Horacio Genolet on leading creative teams
Horacio Genolet, Ogilvy & Mather’s head of Latin America, knows that the best way to lead creatives is to attract the best people – and then get out of their way.
When it comes to good leadership advice, sometimes it’s best to stick with the classics. “If there is anything that a man can do well, I say let him do it,” said the great reforming US president and ultimate leadership guru Abraham Lincoln. “Give him a chance.”
Lincoln made America great with his ‘team of rivals’. He forged a road to the abolition of slavery and victory in the American Civil War by hiring people that had once opposed him politically. Some considered his recruitment of four opponents for the Republican nomination a recipe for disaster. In fact, by harnessing their talents in government, it brought the 16th president of the United States outstanding success.
Lincoln’s theory ran that the key to organizational excellence is to find the best person for the job, then have them lead it. “We need the strongest men of the party in the Cabinet,” he said. “We needed to hold our own people together. I had looked the party over and concluded that these were the very strongest men. Then I had no right to deprive the country of their services.”
Lincoln’s thinking came centuries before its time. Today’s most effective companies, freed from the strictures of inflexible hierarchies, follow a similar system. Find expertise, and harness it. Don’t second guess it. Identify the best at every key discipline and have them run it. Get out of their way.
Ogilvy & Mather LatAm has taken the model, and developed it to whole nations. Its chief executive, Horacio Genolet, is charged with bringing 22 nations, 50 offices and 1,400 employees together.
Appointed LatAm chief executive in November 2016, Genolet first worked for Ogilvy & Mather in 1993 from his native Argentina, as an account supervisor. He left to join Telecom Group, Argentina’s largest telephone company, later taking a job at the media company Carat.
Yet the lure of Ogilvy & Mather was too strong, and he returned in 2004 to stage a rapid rise from VP client services to managing director of Ogilvy & Mather Miami, and chief customer officer of Ogilvy & Mather Mexico. He landed the chief executive’s job in Mexico in 2011, before being promoted, last year, to spearhead the whole group. Mexican Leaders magazine has named him in its top 300 most influential Mexican leaders list for the last four years.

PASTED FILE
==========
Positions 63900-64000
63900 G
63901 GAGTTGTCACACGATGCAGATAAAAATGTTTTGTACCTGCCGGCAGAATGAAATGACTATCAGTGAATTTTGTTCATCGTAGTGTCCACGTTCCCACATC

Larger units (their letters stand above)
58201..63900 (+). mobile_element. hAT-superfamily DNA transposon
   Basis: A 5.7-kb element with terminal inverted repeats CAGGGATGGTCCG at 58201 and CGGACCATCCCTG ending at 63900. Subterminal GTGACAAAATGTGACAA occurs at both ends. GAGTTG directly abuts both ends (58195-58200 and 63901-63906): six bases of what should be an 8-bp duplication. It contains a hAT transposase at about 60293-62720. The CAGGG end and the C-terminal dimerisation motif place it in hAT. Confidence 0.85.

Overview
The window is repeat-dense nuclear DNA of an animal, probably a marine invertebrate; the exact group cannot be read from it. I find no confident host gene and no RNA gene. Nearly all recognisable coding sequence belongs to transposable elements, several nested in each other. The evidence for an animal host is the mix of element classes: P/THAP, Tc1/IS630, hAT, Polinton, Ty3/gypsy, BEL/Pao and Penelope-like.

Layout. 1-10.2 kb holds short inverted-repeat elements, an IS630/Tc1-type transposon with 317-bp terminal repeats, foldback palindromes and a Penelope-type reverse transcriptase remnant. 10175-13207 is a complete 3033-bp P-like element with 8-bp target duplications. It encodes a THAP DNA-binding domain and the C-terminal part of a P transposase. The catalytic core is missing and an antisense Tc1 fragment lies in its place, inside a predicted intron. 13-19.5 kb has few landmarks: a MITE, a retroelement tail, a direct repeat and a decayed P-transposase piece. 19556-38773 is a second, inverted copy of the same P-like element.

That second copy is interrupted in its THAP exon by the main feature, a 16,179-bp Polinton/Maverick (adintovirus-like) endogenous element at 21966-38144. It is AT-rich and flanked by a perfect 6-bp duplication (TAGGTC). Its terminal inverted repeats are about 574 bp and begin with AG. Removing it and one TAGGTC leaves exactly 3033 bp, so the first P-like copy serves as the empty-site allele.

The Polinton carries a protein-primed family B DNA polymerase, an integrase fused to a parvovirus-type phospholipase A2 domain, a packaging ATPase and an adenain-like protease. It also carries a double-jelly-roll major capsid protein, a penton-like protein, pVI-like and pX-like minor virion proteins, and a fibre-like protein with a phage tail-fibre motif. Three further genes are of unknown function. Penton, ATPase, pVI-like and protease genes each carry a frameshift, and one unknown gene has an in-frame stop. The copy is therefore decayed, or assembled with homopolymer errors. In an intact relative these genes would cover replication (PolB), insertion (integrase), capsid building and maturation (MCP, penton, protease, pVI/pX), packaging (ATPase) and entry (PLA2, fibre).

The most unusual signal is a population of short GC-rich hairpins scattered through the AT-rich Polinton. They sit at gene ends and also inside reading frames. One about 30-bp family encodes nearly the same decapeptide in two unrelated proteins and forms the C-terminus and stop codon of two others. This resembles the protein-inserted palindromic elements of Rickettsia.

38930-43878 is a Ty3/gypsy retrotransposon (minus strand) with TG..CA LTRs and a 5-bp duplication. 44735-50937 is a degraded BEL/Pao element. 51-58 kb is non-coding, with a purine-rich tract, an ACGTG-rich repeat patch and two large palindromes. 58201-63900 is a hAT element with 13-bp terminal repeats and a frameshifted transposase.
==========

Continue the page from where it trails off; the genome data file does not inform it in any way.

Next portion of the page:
Individual professional success can sometimes lead to hierarchical leadership. ‘Hero syndrome’ leads chief executives to concentrate all decision-making and creative-power in their own hands. Not in Genolet’s case.
Genolet avoids centralization in favour of different territories leading the whole group in their areas of strength. “We understand that each region has different needs – but also different capabilities,” he tells Dialogue. The key for Genolet is that, like Lincoln’s rivals, those regions that have a skills advantage in any given area are given the freedom to spearhead operations and strategy in those areas.
“We have a global strategy but also recognize that we need to adapt and exploit the different talents that we have,” he says. “We are in the middle of a transformation process. So we identify champions and let them lead the transformation.
“We want to share the talent that we have in each different cluster. In the Mexican cluster, we have a strong capability in social media. In Brazil, we are strong in other digital media. It’s a network that we can exploit for our teams and for our clients in different clusters and different markets.”
While differences between the regions and their lieutenants are celebrated – even exploited – their linguistic similarities hold the group together like social glue. “We have cultural differences for sure,” says Genolet. “But we have something for me that is an advantage. That’s our shared language. All the markets in LatAm – except Brazil – speak Spanish. It is a little thing, perhaps, but my colleagues in Asia have 50 languages to handle, my colleagues in Europe, 15. We have one thing that unifies us. The Spanish language. It is a simple thing, but it really works.”